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AML Risk Assessments - New Zealand

DIA Warns Against Generic Risk Templates

AML Risk Assessments – New Zealand. On 20 October 2022, the Department of Internal Affairs provided the following warning – “many reporting entities continue to adopt a generic template without adequately amending it to reflect the money laundering and terrorism financing risks faced by its business. Generic content relating to the ML/TF risks associated with a sector, without consideration of that reporting entity’s business, will not comply with section 57 or 58 of the AML/CFT Act.”

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1. Select Data
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2. Click Calculate
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3. Review Report

The cost of non-compliance

The AML business risk assessment is considered to be the core pillar of an AML/CFT Programme.  If the AML risk assessment is ineffective, the entire AML/CFT compliance framework is compromised.


Due to the importance of an effective risk assessment, the New Zealand High Court received submissions from Government that the starting point for operating without an adequate AML/CFT business risk assessment should result in a maximum fine of $2,000,000!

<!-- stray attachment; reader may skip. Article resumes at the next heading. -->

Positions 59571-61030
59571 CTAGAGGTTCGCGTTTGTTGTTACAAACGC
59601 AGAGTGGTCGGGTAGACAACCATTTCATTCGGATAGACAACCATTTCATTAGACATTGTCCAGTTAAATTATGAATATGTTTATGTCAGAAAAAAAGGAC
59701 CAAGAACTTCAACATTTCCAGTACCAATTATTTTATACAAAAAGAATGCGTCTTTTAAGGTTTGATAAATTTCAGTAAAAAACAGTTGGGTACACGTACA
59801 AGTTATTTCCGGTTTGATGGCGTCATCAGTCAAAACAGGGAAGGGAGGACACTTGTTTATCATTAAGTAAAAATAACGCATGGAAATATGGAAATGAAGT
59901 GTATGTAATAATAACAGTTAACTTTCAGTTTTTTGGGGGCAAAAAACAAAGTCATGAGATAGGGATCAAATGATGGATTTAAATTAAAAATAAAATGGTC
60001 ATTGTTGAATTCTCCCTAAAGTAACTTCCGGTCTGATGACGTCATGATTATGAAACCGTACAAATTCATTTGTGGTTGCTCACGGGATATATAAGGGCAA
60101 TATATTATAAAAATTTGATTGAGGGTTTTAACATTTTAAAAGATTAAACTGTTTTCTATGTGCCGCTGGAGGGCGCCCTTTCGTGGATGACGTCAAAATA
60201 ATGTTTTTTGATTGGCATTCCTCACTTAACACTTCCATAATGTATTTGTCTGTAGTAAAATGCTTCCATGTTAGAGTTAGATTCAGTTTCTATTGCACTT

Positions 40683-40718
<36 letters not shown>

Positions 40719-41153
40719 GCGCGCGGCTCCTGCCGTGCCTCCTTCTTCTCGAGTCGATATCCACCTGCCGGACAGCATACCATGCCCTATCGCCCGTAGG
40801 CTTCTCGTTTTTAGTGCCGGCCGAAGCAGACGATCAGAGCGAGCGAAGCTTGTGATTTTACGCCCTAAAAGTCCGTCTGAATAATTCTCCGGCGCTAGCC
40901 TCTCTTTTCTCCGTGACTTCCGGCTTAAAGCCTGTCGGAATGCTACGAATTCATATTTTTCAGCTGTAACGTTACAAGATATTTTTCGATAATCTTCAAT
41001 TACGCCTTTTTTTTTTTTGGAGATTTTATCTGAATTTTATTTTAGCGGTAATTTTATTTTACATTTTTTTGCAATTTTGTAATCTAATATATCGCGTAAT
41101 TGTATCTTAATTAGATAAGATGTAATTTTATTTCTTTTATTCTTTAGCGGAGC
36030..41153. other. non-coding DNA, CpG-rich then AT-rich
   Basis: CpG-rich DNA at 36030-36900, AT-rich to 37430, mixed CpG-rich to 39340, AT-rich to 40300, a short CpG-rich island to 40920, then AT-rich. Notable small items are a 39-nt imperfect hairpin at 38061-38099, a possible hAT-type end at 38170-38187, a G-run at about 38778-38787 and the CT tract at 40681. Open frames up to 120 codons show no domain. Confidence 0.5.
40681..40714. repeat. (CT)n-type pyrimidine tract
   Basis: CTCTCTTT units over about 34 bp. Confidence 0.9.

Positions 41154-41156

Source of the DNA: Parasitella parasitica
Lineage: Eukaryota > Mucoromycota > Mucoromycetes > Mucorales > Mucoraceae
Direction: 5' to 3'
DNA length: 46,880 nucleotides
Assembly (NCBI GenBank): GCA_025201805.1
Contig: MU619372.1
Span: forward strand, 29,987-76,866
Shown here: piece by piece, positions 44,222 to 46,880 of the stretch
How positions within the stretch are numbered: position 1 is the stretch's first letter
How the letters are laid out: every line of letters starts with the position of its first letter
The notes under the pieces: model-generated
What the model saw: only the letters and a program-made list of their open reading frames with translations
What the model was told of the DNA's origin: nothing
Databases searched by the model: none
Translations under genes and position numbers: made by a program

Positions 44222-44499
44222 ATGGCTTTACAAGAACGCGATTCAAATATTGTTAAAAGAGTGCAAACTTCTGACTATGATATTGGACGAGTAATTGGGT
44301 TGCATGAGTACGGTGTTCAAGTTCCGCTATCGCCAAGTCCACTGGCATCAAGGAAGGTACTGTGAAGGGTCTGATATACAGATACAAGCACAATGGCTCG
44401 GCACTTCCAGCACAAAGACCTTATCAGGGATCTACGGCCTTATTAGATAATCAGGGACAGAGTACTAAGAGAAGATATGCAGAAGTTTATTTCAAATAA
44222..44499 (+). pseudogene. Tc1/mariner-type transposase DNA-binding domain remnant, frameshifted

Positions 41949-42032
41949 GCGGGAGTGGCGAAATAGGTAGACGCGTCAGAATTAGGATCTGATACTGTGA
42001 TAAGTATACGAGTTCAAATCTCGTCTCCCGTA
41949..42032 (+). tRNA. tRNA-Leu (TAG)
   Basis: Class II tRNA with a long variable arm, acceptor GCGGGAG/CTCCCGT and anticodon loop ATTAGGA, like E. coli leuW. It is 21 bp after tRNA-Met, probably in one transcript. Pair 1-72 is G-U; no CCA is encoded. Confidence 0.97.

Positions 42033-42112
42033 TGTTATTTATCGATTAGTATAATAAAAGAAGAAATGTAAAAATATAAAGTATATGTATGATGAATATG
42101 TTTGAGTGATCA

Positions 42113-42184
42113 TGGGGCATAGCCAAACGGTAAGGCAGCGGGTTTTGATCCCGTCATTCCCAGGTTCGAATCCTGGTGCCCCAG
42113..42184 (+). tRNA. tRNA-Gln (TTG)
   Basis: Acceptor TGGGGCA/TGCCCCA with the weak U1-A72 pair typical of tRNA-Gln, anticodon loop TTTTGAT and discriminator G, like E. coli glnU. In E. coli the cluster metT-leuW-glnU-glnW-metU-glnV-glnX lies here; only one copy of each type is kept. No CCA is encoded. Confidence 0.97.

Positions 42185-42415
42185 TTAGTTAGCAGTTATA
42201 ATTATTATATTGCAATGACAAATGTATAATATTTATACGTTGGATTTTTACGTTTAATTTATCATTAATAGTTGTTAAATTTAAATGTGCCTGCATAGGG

The leading New Zealand case for determining pecuniary penalties for breaches of section 58 can be found in the High Court decision: Department of Internal Affairs v Qian DuoDuo Limited [2018] NZHC 1887.  

In this particular case, the Crown Prosecutor guided the Court by stating:


This particular compliance failure is fundamental: the risk assessment guides a reporting entity’s business practices. If the underlying risk assessment is incorrect, then whatever practices the assessment recommends, even if those practices are in fact carried out, are unlikely to mitigate properly the risk of harm flowing from that reporting entity’s business.


CDD is a fundamental obligation under the Act – sufficiently so, that Parliament has mandated that the maximum penalty for failing to conduct CDD as required by subpart 1 of Part 2 carries a higher maximum penalty of $2 million. However, if the reporting entity’s ability to carry out the correct level of CDD obligations hinges almost entirely on undertaking the risk assessment correctly, then failure in relation to the underlying risk assessment should be seen as being equally egregious, if not more so, than compliance failures relating to CDD. Accordingly, the Department submits that, as a practical guideline, the maximum penalty for a failure to comply with s 58 should be treated in the order of $2 million.



In New Zealand the obligation of conducting an AML business risk assessment arises from section 58 of the Anti-Money Laundering and Countering Financing of Terrorism Act 2009 (the AML/CFT Act).  Section 58 sets out that an AML/CFT business risk assessment must include analysis of key areas of business operations that create vulnerability to facilitating money laundering and/or terrorism financing.  The key areas requiring analysis are:


·      The nature, size and complexity of the business

·      Customers (B2B and B2C)

·      Products and Services

·      Method of delivering products and services

·      Geographies


There are further obligations including:


·      The risk assessment must be in writing; and